Rosemary, Daniel and Esteban in our first actual meeting beyond the electronic remoteness of fax, email, phone and blackberry, planned the schedule of events for this day and the news conference for the next. They showed me the special room for the conference, which at the time was bare and uninteresting. Boy! Was I in for a surprise the next morning of the conference when Daniel and Esteban’s PR team performed their magic! On the first day, Rosemary devised a plan to mix tourism with work and through the magic of her blackberry. We hired a car to tour the city. I did my first interview (to Sao Paulo, Brazil) standing on a street in the old federal district of Coyoacán. The title comes from the Nahuatl Coyohuacan meaning, “place where they have coyotes.” The first Spanish conquerors of the Aztec empire built the earliest part of the colonial Mexico City there. Nostradamus was still a teenage student of Avignon University when Hernán Cortés and his lieutenants built their sprawling mansions where coyotes once forlicked nearly five centuries ago.
Beauty is where you look for it in the third largest and certainly the highest in altitude megalopolis in the world with 22 million people crammed and coughing under fowl fumes and ramshackle storefronts and crumbling apartments obscured behind a blight of huge billboards.
Mexico City has my sympathies. I am the son of another generally ugly sprawling metropolis, Los Angeles. There is beauty there if you know where to find it. Coyoacán is Mexico City at its most beautiful and oldest colonial charm. Yet, I get ahead of myself. Before Rosemary and I wound through crowded streets to get there, Juan, our chaffeur and tour guide took us to see the rock outcropping known in the Aztec Nahautl language as “Grasshopper Hill” (from the Nahautl Chapul-grasshopper, tepec-hill). Juan, a knowledgeable and grand old gentleman, said the Aztecs had a love for eating roasted grasshoppers. Soon the Chapul disappeared down Nahautl exulting mouths and in their place on the hill, they constructed a large temple in their honor.
After the Spanish came the temple monument was pulled down and its foundation used to raise Chapultepec Castle, the site of one of the last battles of the Mexican-American War. When we approached it, the very spot where our car got stuck before a red light in traffic happened to be the point where the American Nathaniel Currier had composed his tinted lithograph (c. 1847) of the then Mexican Military Academy with flagpole running up the US flag after American forces had charged up into the castle. There they clashed with six teenage Mexican cadets making their last stand in the tower. They are known in Mexico as Los Niños Héroes (the child heroes). The last boy warrior took down the Mexican flag, wrapped it around his body and jumped from the tower so the Americans running up the stairway tumbling over the bodies of his companions couldn’t capture it. It is said the American commander, Winfield Scott, saluted the flag wrapped corpse as he rode past to occupy Mexico City.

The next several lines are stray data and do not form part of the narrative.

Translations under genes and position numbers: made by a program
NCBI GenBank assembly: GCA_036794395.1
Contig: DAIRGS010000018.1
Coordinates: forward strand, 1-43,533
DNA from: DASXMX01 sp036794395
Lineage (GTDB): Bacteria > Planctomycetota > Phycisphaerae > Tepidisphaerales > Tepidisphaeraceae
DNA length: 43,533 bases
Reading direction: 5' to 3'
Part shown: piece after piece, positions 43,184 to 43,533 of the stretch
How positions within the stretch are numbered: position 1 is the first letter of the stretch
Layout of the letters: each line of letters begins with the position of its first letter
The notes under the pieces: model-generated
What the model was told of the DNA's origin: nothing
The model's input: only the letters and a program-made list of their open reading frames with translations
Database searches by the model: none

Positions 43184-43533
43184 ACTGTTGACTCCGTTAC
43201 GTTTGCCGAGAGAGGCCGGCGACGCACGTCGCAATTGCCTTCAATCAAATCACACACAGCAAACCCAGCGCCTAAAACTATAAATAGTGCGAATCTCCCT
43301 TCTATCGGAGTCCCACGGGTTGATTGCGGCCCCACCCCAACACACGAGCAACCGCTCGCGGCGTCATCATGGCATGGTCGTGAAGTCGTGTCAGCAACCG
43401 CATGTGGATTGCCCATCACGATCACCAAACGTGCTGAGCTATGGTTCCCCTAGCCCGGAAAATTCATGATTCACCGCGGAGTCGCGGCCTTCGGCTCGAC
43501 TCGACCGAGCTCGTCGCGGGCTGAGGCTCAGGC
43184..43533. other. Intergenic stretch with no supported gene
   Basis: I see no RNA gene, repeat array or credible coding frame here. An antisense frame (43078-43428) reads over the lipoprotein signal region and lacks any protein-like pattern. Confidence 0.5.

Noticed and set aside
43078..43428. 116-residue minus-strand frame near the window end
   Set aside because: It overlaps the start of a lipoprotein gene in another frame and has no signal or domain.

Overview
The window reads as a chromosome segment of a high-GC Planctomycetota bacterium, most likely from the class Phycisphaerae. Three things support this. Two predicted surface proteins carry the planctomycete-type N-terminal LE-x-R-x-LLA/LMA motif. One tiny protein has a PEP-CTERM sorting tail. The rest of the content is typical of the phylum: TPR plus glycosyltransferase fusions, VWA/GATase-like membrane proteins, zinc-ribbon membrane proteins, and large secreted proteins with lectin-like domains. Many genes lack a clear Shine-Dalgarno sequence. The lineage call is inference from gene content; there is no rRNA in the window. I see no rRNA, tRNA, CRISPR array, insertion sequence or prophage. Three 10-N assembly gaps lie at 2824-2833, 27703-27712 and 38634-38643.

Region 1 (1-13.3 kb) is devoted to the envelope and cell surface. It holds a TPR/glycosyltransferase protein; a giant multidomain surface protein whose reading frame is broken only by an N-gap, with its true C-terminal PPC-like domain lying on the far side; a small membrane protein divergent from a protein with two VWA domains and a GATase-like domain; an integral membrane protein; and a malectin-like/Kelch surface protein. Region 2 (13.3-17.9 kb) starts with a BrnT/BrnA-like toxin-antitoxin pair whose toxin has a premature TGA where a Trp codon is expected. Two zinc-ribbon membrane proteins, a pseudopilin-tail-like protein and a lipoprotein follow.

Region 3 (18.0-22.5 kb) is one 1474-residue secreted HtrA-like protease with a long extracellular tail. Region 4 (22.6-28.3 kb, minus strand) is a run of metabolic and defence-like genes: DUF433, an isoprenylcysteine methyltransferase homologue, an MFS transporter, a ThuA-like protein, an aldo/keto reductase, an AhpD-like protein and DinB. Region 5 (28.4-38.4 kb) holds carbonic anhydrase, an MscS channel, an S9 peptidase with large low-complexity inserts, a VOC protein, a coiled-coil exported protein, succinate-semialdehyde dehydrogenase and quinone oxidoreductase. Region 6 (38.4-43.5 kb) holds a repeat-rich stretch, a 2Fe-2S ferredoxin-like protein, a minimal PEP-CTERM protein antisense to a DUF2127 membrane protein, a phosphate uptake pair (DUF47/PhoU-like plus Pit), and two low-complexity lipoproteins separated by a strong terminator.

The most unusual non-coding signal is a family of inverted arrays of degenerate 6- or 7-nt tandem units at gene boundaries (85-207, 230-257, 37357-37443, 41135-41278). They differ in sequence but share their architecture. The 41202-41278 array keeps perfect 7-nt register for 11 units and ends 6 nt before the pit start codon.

Later, Chapultepec Castle became the palace residence of Mexican presidents and foreign usurpers, such as Archduke Maximilian of Austria and his fetching wife Princess Charlotte/Carlotta (played famously going mad by Betty Davis in the movies). The Mexican people overthrew these puppets of French Napoleon III and his Mexican monarchists allies in 1867. Chapultepec’s new tenant then became President Benito Juárez, the Abraham Lincon of Mexico. The turreted castle much redesigned by Maximilian radiates old world charm above the basalt brick foundation and parapets dipping down into an oasis of forested parkland — the realm of big eared squirrels, cockerels and parrots whose calls remind me of the parks of Pune, India, where I spent many years with my meditation teacher, Osho. Pune and Mexico City happen to be at nearly the same subtropical latitude.
Next stop after grasshopper hill, some coyote magic to be had where the coyotes once roamed. In part two of this three-part series, I’ll write about my pilgrimage to the house of one of the best coyote spirits of them all.
Viva la Vida! Frida.
(25 January 2010)
PS–Have you seen the Nostradamus Effect? If Spanish and Portuguese is your mother tongue, check out the television overview of each episode in Spanish I have placed at this link: El Efecto Nostradamus.
Check out Las prophecías del 2010 in English.
Read my Predictions for 2012: